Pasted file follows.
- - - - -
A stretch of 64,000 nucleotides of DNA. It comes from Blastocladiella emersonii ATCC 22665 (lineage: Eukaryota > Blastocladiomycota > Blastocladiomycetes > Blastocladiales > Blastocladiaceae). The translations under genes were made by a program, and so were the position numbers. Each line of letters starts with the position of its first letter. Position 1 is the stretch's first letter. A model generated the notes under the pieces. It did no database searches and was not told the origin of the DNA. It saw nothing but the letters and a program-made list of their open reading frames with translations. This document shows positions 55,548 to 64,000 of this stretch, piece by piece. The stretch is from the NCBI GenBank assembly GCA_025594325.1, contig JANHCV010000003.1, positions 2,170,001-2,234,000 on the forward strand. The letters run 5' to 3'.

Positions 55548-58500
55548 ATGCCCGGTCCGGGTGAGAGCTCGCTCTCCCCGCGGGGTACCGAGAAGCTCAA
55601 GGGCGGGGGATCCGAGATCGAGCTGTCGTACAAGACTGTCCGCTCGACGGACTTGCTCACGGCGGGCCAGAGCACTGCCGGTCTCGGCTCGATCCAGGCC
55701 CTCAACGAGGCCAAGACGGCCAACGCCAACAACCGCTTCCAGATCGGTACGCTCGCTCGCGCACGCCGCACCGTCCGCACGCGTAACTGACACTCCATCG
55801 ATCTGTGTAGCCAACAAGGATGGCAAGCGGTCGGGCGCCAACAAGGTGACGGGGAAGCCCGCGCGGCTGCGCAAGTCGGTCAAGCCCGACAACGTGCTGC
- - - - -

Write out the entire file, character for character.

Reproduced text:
A stretch of 64,000 nucleotides of DNA. It comes from Blastocladiella emersonii ATCC 22665 (lineage: Eukaryota > Blastocladiomycota > Blastocladiomycetes > Blastocladiales > Blastocladiaceae). The translations under genes were made by a program, and so were the position numbers. Each line of letters starts with the position of its first letter. Position 1 is the stretch's first letter. A model generated the notes under the pieces. It did no database searches and was not told the origin of the DNA. It saw nothing but the letters and a program-made list of their open reading frames with translations. This document shows positions 55,548 to 64,000 of this stretch, piece by piece. The stretch is from the NCBI GenBank assembly GCA_025594325.1, contig JANHCV010000003.1, positions 2,170,001-2,234,000 on the forward strand. The letters run 5' to 3'.

Positions 55548-58500
55548 ATGCCCGGTCCGGGTGAGAGCTCGCTCTCCCCGCGGGGTACCGAGAAGCTCAA
55601 GGGCGGGGGATCCGAGATCGAGCTGTCGTACAAGACTGTCCGCTCGACGGACTTGCTCACGGCGGGCCAGAGCACTGCCGGTCTCGGCTCGATCCAGGCC
55701 CTCAACGAGGCCAAGACGGCCAACGCCAACAACCGCTTCCAGATCGGTACGCTCGCTCGCGCACGCCGCACCGTCCGCACGCGTAACTGACACTCCATCG
55801 ATCTGTGTAGCCAACAAGGATGGCAAGCGGTCGGGCGCCAACAAGGTGACGGGGAAGCCCGCGCGGCTGCGCAAGTCGGTCAAGCCCGACAACGTGCTGC